“There’s a whole element of that. It’s not one thing but when you combine it all together, like the play he had against Minnesota. I don’t know how many guys make that play. I’d say not everybody. There’s an element of that. Being aware of the ball and being able to get to it and being able to make that play, I think that’s an example of some guys can make those kind of plays and some guys have a harder time making them.”
Here are some other Belichick takeaways on potential contributors on the defensive line as the season goes on:
On Concordia University product Zach Moore: “Every day is a learning experience. Just the overall level of program from everything: training to preparation to film study to practice to the level of players that he’s competing against and the techniques that those players have all relative to what he’s seen is a big gap. The preparation every day in the classroom with Brendan, Coach Daly, with some of our other veteran players like Chandler [Jones], like Rob [Ninkovich], like Vince, guys like that, just working with him, working against guys like [Nate] Solder and [Sebastian] Vollmer and [Marcus] Cannon, plus the guys we play against on Sunday. That’s not the type of competition that he was seeing at Concordia. I think all those things: the kicking game, the length of the season, the grind of the week and the season and obviously training camp, even all the way back to the spring. But he’s a smart kid, he works hard. He’s the first guy in the meeting room every day. He’s there with his pencil sharp and his notebook open. He’s ready to learn. He absorbs information well. He has a lot of it to take in but he takes it in and processes it and moves along. I think he’s made a lot of progress this year. He’s got a long way to go, but considering where he came from in terms of his experience, he’s gained a ton of it and he gets better every day. I like his work ethic, I like his commitment, his diligence, his perseverance. It hasn’t seemed to have worn him down abnormally, any more than anybody else. He hangs with it and works hard at it.
On nose tackle Casey Walker and his development in the time that’s been here and how he’s helped stabilize the middle of that line?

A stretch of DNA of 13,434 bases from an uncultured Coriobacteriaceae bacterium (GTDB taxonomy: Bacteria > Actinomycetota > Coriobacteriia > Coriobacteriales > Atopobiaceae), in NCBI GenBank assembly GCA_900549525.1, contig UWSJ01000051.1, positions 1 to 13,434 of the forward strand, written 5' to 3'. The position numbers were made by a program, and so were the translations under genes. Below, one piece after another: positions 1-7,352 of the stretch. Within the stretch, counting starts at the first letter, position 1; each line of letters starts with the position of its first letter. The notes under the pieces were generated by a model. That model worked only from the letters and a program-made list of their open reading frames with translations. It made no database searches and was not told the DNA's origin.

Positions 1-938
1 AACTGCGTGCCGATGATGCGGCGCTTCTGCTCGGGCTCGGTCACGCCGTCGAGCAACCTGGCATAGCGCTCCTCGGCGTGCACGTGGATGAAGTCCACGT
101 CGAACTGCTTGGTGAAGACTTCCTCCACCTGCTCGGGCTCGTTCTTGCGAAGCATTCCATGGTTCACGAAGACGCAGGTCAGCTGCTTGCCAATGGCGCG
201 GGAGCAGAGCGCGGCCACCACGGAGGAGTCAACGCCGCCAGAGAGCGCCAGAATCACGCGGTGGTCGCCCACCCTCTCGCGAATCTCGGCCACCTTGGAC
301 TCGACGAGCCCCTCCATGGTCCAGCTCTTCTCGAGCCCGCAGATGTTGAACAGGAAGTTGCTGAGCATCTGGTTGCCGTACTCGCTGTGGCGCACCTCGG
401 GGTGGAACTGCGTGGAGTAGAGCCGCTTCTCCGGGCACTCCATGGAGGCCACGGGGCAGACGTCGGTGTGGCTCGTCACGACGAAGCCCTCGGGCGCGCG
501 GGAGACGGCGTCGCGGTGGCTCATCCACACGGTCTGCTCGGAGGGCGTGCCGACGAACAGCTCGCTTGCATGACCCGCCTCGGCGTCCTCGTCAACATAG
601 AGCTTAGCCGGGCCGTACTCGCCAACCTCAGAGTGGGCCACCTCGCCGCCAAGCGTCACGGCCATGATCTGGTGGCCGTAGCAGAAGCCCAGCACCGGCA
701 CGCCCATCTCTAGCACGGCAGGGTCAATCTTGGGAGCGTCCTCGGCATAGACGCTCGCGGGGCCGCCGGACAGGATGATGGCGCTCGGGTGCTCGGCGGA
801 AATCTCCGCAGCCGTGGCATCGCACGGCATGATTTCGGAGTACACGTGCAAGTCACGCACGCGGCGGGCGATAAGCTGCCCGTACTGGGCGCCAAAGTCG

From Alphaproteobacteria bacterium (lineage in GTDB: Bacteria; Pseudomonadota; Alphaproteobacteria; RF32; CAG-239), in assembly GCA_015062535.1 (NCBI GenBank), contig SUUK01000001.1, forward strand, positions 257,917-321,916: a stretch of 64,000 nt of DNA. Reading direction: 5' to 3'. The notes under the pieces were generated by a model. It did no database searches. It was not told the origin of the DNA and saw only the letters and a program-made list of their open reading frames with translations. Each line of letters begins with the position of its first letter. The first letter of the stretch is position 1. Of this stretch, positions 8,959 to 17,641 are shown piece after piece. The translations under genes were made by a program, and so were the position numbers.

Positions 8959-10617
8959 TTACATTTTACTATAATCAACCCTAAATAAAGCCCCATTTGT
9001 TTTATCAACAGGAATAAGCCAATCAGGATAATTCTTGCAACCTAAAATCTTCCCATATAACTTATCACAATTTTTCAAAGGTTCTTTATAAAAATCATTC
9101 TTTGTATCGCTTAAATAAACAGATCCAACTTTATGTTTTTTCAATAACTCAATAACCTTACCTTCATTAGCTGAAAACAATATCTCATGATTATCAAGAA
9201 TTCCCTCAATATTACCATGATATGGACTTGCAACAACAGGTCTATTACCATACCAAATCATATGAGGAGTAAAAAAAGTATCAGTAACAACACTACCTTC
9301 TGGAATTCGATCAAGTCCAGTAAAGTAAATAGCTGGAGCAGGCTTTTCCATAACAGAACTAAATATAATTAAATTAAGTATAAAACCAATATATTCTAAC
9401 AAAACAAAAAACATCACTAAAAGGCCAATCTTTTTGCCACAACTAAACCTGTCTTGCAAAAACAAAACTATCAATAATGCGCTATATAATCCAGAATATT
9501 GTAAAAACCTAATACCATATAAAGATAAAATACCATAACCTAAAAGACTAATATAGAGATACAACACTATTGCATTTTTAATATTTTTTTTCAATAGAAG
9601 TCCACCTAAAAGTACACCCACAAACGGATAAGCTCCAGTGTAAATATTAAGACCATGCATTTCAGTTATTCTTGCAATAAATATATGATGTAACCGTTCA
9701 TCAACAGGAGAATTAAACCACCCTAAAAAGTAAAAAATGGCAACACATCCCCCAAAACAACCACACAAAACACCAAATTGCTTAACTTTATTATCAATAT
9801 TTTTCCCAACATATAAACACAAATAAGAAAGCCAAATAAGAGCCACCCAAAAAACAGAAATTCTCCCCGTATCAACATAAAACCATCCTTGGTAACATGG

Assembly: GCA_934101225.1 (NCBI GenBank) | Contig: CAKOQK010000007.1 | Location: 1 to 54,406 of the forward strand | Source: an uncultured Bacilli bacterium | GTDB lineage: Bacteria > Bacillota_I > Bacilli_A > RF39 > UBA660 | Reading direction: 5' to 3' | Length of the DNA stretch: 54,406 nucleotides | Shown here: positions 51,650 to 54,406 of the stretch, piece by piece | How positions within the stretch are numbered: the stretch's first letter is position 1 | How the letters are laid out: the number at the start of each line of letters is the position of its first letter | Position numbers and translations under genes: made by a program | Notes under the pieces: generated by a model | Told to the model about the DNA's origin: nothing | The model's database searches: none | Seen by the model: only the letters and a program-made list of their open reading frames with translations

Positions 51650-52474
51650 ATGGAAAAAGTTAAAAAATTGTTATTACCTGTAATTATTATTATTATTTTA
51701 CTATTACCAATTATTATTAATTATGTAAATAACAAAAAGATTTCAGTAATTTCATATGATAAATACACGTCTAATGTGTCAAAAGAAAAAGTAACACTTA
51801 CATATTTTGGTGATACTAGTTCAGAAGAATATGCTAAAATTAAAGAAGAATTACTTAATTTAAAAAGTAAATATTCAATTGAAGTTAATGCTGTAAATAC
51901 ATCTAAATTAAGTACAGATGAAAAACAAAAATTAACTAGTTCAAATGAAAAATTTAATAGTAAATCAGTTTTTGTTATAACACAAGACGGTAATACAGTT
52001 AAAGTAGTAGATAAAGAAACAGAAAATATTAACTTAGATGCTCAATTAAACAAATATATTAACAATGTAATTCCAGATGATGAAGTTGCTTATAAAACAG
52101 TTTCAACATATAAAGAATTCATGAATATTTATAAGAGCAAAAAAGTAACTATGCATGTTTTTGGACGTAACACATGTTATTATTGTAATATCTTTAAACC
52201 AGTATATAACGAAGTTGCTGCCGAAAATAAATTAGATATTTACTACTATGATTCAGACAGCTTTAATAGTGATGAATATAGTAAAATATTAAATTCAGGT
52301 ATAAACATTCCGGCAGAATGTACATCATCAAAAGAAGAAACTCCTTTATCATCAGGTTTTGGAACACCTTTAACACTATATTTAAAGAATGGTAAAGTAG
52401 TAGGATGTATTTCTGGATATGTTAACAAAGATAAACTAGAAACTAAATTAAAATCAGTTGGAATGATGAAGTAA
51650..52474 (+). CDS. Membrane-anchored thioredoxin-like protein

BB: I think Casey has worked hard since he’s been here. He played in preseason at Carolina then was on the practice squad. Probably wasn’t getting as much work, but came in and worked hard on his conditioning, doing extra things after practice in terms of conditioning. Then he spent quite a bit of time with Coach [Brendan] Daly, just as far as our techniques and our communication and our calls. Vince [Wilfork], Chris [Jones] have done a good job with him too. I think it’s getting better. I think there’s still a ways to go. He’s got good playing strength. He’s got some quickness for a guy his size. Decent technique player, but still a lot of things he needs to work on. I think he’s making progress day by day. It’s been steady. It’s been consistent.
Q: Would you say the split is pretty even between conditioning and getting up to speed with the system and technique?
BB: No. I’d say that learning the system and learning the techniques and all that was the biggest thing for him. But I think there were other things too. It’s not, we’re not talking about a 12-year veteran here. His playing time in this league has been limited. But he was in the league last year. He played again in preseason this year. He’s definitely got some experience, some background. He’s not a pure rookie. But again, he hasn’t had a lot of game experience. So, I think a lot of the things that happen in the game, preparation for games, things like that have just been more than what he’s done in the past. It’s nobody’s fault or anything, it’s just the circumstances of his situation.”